Kaje: I have a biomedical day job that I enjoy and which pays the bills. I probably wouldn’t give it up, even if the books started making big money, because I think it keeps me in touch with people. I’m a total introvert, and it would be very easy to curl up in comfy clothes in front of my computer, and not see anyone but family for days, or weeks, on end. The job makes me be out with people, interacting and listening to them, which is good grounding. And it’s interesting. I love science.
Molly: Do you have a word count per day you try to hit?
Kaje: I’m totally erratic when I write. I’ll do nothing for days on end, then thousands in a day. My best day was over 15,000 words. If a story’s not flowing, I don’t push it. If it is, my husband has to pry me off the keyboard to eat a meal.
Molly: When you finish writing a book, how long before you begin writing the next one?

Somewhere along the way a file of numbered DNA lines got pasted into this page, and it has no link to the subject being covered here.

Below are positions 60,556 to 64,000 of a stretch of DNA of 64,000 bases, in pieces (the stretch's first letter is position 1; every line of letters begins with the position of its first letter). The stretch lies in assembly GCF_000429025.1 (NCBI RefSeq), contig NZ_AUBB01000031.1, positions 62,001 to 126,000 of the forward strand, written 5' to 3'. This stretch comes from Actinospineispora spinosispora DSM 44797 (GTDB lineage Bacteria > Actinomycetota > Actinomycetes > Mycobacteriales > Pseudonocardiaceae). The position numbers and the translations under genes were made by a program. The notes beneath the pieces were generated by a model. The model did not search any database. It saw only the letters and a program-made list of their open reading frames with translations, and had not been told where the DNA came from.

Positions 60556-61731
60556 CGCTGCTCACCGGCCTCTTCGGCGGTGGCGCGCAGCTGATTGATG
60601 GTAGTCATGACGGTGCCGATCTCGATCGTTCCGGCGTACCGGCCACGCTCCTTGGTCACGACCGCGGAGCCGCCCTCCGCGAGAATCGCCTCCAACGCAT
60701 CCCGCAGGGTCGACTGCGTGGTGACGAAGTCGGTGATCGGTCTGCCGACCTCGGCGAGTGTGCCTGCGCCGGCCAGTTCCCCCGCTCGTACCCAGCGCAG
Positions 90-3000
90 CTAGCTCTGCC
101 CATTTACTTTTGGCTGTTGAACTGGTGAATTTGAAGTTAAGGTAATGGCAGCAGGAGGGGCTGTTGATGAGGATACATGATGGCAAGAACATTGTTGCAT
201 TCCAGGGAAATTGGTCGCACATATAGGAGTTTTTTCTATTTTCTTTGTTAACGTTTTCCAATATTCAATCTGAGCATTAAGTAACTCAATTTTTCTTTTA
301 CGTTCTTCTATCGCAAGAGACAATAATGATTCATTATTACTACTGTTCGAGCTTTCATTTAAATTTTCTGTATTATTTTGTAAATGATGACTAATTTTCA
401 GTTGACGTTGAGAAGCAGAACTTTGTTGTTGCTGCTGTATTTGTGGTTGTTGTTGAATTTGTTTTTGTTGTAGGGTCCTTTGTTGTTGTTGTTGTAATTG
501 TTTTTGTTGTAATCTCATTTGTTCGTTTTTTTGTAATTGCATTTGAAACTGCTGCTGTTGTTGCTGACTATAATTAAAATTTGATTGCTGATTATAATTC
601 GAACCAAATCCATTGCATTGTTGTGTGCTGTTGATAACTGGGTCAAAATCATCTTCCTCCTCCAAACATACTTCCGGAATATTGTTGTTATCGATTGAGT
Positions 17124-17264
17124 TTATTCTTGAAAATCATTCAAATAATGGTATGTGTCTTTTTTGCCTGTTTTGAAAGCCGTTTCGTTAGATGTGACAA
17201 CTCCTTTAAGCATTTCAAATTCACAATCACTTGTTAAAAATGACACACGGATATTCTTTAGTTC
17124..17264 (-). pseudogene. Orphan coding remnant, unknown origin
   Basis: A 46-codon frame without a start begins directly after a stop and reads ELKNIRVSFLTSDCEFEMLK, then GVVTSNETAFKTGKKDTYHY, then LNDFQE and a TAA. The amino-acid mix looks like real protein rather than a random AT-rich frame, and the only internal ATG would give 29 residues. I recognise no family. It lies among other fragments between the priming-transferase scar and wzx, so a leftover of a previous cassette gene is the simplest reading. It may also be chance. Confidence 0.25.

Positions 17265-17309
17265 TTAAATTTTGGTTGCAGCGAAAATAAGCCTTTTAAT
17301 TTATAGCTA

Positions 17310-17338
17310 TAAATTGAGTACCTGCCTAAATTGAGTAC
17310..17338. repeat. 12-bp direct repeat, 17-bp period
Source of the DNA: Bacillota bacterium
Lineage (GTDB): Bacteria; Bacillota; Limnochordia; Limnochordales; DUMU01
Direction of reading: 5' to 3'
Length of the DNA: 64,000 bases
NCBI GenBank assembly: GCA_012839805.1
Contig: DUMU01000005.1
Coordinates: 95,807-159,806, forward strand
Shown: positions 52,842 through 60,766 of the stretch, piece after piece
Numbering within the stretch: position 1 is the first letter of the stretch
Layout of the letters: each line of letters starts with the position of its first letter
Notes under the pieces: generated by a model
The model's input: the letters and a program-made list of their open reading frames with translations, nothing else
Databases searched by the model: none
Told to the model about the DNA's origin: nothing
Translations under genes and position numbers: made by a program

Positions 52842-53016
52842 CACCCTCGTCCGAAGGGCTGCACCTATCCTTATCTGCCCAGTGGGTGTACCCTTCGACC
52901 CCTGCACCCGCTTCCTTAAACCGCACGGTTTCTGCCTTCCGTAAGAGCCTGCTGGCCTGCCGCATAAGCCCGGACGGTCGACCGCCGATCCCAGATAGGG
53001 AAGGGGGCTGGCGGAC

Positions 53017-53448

Kaje: That varies too. Sometimes the next book is clamoring to be written. For instance, right now I already did a bit at the beginning of the second Tracefinder book, even though I’m writing hard and just 5,000 words short of the ending of Hidden Wolves #4. Nick and Brian’s voices were too loud in my head to ignore. Other times I’ll putter around or just write short stuff for my Young Adult Goodreads group for a couple of weeks.
Usually I don’t have more than one book in active writing at a time, although I’m often writing one and editing one. Occasionally I’ll put one aside, half done, to ferment or rise or whatever half-written stories do. I’m a very instinctive writer, and at times, a story that was urgent at the beginning starts to get stuck. Since I don’t plot and plan ahead, the answer to that is to let my subconscious mull it over for a while, as I write something else. I have a sequel to Full Circle that’s at 50K, and has been sitting for a while, waiting for that spark.